>>116358983I think Toth's biggest breakthrough is that he combined that sort of style with cartoon stylization. Granted Caniff did very similar, but Toth's main difference was stripping as much excess linework commonly associated with traditional illustration and pushing the black, hard shapes over rendering. a lot of it is probably due to him working in animation.
>>116359521Fuck, I forgot to mention Robbins as another guy who definitely looks like he got influenced by Caniff.
>>116357809Mignola fans don't know about any comics from pre-1986
>>116359732Rip Kirby apparently.
>>116357809On the left page, the bottom panelsWhat technique/medium is being used there to ge those grays?
>>116359803>>116359107>>116359930I usually get amazed on how good the art in these old comic strips is.Maybe it was because of the format, the rythm of work or maybe because only the best of them are still remembered, most probably it is because I don't know too much to compare them with, but damn, they are great.
>>116359968it looks like hatching, but I can't really be sure unless I can see a close-up of the panel.
>>116359968If you mean the right page with the car headlights, its watered down white-out.
>>116360038>>116360101My mistake, yes I meant the RIGHT page> its watered down white-out.Watered down? Won't it make more sense to be watered down ink or ink and whiteout mixed?
>>116360036I know, I had the same feeling when I first looked into them in the last 10 years. The big problem I think is the fact they weren't kept in print for a long time and people don't understand how important they were. Most people's knowledge of comic strips at best is like, Peanuts, Garfield, Calvin and Hobbes, Far Side, Bloom County, Doonesbury, etc. Mostly stuff from the last 40 years if they're aware at all. People mainly remember Flash Gordon as the 1980's movie and not know how influential the comic strip is.
>>116359667>You’re the faggot with sand in your pussy starting ‘drama’, what are you fucking 15? Comics fucking suck if there’s no drama you ignorant fuckYou're seriously going to sit there and conflate industry gossip with classic story structure.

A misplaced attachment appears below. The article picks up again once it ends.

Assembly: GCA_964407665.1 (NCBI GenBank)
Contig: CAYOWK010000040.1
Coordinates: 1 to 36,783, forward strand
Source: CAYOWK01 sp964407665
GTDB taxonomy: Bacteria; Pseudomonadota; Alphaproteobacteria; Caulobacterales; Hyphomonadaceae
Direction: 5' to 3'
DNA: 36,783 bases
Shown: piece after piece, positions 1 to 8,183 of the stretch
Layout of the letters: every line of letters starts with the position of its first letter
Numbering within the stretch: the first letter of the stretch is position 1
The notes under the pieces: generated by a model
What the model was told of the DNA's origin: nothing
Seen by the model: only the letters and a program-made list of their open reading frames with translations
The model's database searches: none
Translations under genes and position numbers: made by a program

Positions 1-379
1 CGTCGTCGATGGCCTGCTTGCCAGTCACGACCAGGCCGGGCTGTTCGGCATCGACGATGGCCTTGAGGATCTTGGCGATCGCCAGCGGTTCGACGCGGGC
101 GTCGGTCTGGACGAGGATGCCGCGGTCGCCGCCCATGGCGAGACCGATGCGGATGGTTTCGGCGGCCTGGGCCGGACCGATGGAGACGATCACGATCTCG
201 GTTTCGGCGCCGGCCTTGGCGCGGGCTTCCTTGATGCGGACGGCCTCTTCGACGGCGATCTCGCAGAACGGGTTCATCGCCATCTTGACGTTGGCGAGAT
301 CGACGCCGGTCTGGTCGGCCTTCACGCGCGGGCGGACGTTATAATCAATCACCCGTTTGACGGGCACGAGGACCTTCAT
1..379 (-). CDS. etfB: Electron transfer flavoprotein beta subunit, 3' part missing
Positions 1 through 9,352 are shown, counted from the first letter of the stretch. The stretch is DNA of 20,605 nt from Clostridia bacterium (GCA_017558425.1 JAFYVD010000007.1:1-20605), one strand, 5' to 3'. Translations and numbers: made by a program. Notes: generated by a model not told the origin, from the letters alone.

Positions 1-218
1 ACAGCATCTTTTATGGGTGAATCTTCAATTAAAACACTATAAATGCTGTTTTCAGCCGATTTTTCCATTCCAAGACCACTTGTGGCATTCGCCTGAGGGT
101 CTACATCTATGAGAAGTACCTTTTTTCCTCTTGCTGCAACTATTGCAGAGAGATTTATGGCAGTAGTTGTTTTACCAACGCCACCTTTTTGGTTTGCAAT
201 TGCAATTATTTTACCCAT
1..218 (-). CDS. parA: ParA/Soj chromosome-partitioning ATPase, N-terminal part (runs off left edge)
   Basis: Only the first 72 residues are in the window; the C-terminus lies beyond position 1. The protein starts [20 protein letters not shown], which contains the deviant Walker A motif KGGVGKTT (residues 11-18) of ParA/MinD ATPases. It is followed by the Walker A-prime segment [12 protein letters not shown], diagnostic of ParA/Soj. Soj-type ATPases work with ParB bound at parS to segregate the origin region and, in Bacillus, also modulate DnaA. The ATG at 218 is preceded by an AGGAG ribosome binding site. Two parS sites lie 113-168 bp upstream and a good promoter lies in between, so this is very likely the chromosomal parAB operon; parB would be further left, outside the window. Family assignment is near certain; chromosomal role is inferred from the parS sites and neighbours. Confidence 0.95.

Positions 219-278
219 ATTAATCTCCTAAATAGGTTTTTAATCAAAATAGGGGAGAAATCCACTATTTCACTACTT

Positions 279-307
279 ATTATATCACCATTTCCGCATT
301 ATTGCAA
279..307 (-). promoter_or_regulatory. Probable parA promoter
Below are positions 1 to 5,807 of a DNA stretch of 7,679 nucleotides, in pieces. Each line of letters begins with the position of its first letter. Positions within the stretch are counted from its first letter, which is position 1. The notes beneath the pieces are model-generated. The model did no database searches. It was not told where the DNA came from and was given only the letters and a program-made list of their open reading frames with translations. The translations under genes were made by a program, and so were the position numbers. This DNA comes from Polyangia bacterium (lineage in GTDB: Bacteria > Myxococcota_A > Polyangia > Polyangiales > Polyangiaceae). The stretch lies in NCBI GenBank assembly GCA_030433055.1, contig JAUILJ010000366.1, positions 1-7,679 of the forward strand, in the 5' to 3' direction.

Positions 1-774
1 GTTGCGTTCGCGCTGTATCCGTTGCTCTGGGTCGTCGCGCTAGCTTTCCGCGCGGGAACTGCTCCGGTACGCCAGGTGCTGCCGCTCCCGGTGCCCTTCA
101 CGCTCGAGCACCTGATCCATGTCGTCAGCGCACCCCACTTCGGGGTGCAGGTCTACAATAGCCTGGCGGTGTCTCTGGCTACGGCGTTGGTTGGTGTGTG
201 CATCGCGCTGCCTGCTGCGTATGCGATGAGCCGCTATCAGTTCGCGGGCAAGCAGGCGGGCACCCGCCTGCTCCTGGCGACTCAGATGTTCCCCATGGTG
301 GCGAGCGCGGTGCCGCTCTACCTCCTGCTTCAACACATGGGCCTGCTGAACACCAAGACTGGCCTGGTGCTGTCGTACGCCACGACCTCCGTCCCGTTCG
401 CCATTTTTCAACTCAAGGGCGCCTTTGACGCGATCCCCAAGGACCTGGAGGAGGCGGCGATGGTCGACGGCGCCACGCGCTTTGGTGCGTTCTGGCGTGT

>>116357809Kirby and Frazetta are Mignola's biggest influences aren't they?
>>116360209He'd have to fill in the entire area with black ink first, then do the lights on top with the watered-down white-out. He can't do watered-down ink on top of a blacked-out area, and he can't just draw as he goes along because if he filled in the black ink at the end, it would fuck up the details.
>>116359139>Modern fans don't know about Toth because his comics are old as shit.His name is brought up when Miller Daredevil is talked about, quite often too
>>116360209As far as I an tell, they probably just put down the blacks and then went backover with the whiteout, that way you don't have to worry about the gray whiteout/ink mixture interfering with the little bit of pure white on the image.>>116360281I remember hearing he also liked a lot of Orthodox imagery and tries to put some of that influence in as well.But I'm sure I heard that on here meaning I can't really trust to find any reliable sources.
>>116359750Frank is a legend. Listen to Ralph Bakshi talk about him on Cartoonist Kayfabe, he has great stories
>>116357809Honestly I see a lot of Hugo Pratt's art style in Mignola. Did he ever mention Pratt?
>>116360364Pratt is a looser Toth, though.
>>116360283>>116360319That's actually a really cool trick, I have to try it out soon.
>>116360036This was before TV so the funny pages were revolutionary in delivering serialized visual entertainment. There was a lot of money involved and the talent was respected and had a lot of mainstream fame, strips were a big deal the way TV was a big deal in our lifetimes. It was the best job you could get as an illustrator. Very different scene from comics today.